Tuesday, 15 February 2011

Club Gricel Thursday night

I left you, my dear reader, as I left the terrace here at El Sol de San Telmo to prepare for a night of dancing at Club Gricel. This was to be only my second visit to Gricel, the first being back in 2007 when Anna and her Danish companions invited me to join them for an evening of indulgent tango. You will recall, on that occasion, my steps at Gricel were somewhat faltering, but were later improved by champagne whilst dancing until sunrise on the roof of Anna's downtown hotel.

I decided that I would walk off the effects of my glorious pizza from Moderna at the corner of Chacabuco y Humberto Primo by taking the straight route from Chacabuco to La Rioja. For those who do not like walking, first, do not come to Buenos Aires, and second, do not attempt this journey. But for me it was an adventure to skirt the barios of Monserrat, San Cristobal and the dangerous Constiucion. Proceeding west on San Juan, one leaves the comfort of familiar streets to pass along the principal Avendia that separates the coping from the poor. To the north is a recognisable Buenos Aires, to the south is the area that Portenos tend to shun and tourists never see.

As I pass along the Avendia, local families are sitting on the steps to their homes, drinking in the night air despite the passing traffic. Outside the caged shop fronts, I smell a whiff of cannabis and to my right see the local youths have taken over the garage forecourt as a makeshift football pitch. Gradually, the full parillas give way to cafes, and the crisp linen table cloths gives way to shiny plastic. The walk is a brisk 35 minutes when La Rioja appears as if from nowhere and presents a left turn to the shabby doors of Club Gricel. It is now 25 pesos to enter the milonga (currently about £4.50). I wait inside the door to be shown to a table. The organiser does this personally after a handshake and brief words of welcome. I am placed at at table with other men, all mature and clearly regular dancers here. Club Gricel does not operate a segregation of men and women, so to my left and right the regular dancers are seated, in order of precedence, the older more venerated, and the exceptional dancers claiming floor-side tables. I settle, having changed my shoes in the entrance way, order still water (8 pesos) from a passing waitress, and examine the dancers. Here the trick is to wait. Do not act in haste. Watch and learn the codigios of the milonga, identify dancers who may be available to your cabeceo, and only then secure a dance.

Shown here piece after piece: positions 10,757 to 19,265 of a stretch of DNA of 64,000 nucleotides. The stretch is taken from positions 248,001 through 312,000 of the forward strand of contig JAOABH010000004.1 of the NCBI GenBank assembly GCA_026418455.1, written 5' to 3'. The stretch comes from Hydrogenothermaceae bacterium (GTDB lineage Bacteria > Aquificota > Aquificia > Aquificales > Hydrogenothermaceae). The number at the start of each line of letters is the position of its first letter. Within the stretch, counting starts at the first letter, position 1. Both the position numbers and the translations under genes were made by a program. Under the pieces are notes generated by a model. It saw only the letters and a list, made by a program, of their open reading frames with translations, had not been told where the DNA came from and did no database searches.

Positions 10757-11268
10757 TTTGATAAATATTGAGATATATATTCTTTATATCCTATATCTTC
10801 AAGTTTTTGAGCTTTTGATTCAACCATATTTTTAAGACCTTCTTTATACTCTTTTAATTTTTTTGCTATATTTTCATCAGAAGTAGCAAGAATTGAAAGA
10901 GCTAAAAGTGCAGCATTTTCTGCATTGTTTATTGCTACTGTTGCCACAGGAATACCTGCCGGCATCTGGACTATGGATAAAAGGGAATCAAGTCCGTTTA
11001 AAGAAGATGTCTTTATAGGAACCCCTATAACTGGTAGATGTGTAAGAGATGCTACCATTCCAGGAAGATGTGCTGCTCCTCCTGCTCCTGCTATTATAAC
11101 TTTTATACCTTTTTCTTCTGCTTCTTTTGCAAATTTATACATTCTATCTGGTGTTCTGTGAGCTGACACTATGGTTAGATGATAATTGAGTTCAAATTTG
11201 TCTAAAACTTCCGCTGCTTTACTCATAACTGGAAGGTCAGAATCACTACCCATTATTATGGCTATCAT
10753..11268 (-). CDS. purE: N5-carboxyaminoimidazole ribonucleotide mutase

Behind me is a dancer of considerable experience who returns to her seat. I wait. As the first dance of the tanda starts she has not accepted an invitation. As the next song starts I turn and catch her glance. She nods, I rise, I invite and she accompanies me towards the dance floor where she accepts my embrace. This is the design point for the whole tanda, where dances are made or lost. She settles into my arms and the music does the rest. Dancing with her is an easy delight, unhurried and savoring moments both of movement and of stillness. The floor is crowded so there is no room for bold moves; nor would these be appropriate at Gricel, one of the more traditional milongas. At the conclusion of each song we wait for the next, and the dancers to take up their embraces and start to move. These moments are intended for small talk, which I avoid. I have come to dance and not to question my partners. Again, we settle into the embrace, this time with the familiarity of having completed a first dance, and slip into a stream of dancers who describe little pools of life and connection.

Later, I catch Suzie's eye. She has been dancing with the local milongueros, so I start with trepidation. Our first couple of dances are somewhat stiff, but then, with a breath, we relax into each other's arms and pulse with the energy of dance. It is now evident that we are well matched, she is taller than the average tanguera, and slim, her long legs taking what I lead in her stride. Later, she returns to her milongueros and I have some lovely dances with both local women and tango visitors. Suzie and I come together for a final dance in which we melt into the floor, and after to a passing taxi to be whisked back down San Juan to Chacabuco and El Sol, where I depart, leaving Suzie to complete her journey to Park Lezame.